A tumor composed of large eosinophilic cells in the liver raises concern for hepatocellular carcinoma, which is typically composed of such cells. However, there are other tumors, both primary and metastatic, that may be composed predominantly of large epithelioid cells. Distinction of these tumors from hepatocellular carcinoma and from each other is of obvious importance for patient management. Similarly, a clear cell tumor anywhere in the body triggers suspicion for renal cell carcinoma. However, other tumors, including hepatocellular carcinoma can rarely be composed entirely of cell cells and the distinction of these from one another, and of primary from metastatic disease is vital. As with the latter, accurate diagnosis is essential for patient management. Using illustrative examples, this article discusses differential diagnosis of liver tumors comprised predominantly of epithelioid cells or clear cells.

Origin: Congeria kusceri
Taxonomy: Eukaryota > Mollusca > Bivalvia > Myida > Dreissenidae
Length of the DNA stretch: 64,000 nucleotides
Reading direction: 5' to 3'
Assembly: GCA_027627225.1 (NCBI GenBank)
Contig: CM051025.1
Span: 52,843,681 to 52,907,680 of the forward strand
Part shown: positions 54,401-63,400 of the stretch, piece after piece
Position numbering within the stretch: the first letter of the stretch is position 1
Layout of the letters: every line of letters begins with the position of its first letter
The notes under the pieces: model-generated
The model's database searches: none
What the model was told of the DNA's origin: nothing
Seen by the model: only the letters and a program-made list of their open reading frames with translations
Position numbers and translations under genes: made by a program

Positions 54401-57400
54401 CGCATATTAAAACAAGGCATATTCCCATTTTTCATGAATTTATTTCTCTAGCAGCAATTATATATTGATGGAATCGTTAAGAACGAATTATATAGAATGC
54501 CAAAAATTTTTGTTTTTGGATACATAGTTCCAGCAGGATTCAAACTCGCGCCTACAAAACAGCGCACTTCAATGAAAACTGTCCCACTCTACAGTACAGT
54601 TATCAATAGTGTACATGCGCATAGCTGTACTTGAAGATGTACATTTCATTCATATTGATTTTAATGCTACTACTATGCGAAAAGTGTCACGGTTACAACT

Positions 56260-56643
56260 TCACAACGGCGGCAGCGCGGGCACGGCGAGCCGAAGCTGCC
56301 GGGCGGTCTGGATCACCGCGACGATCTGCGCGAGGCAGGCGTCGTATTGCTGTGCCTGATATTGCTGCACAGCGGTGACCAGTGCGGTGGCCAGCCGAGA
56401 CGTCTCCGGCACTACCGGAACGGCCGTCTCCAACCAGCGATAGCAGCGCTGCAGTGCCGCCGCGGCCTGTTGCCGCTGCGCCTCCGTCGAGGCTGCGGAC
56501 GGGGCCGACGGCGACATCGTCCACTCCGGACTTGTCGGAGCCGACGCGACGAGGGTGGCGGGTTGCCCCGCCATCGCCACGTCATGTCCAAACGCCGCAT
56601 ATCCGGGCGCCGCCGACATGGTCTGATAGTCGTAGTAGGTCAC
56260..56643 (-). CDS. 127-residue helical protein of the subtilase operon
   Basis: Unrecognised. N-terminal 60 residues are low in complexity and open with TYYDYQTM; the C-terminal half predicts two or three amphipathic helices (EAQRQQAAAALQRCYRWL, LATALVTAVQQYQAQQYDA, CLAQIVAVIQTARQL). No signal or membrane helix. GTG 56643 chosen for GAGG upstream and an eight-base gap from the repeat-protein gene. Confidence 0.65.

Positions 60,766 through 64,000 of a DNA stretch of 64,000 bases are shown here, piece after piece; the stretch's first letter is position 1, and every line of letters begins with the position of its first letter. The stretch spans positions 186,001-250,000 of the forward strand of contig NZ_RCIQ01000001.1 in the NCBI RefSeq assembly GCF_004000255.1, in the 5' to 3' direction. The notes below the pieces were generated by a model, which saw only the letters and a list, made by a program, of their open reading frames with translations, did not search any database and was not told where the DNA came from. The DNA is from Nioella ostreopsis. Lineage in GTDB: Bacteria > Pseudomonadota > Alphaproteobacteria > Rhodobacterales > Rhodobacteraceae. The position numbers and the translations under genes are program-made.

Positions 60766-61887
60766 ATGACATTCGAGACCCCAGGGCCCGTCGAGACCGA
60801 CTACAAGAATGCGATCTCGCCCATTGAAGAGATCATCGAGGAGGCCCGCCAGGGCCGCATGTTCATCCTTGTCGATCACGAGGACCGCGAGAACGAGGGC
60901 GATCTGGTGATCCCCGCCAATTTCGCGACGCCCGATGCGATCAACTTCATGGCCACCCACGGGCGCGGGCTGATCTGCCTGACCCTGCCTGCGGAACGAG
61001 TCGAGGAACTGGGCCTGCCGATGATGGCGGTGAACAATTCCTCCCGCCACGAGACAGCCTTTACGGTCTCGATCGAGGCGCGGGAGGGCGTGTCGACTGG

- Clear cell hepatocellular carcinoma
- Clear cell tumors
- Epitheliod tumors
- Epithelioid hemangioendothelioma
ASJC Scopus subject areas
- Pathology and Forensic Medicine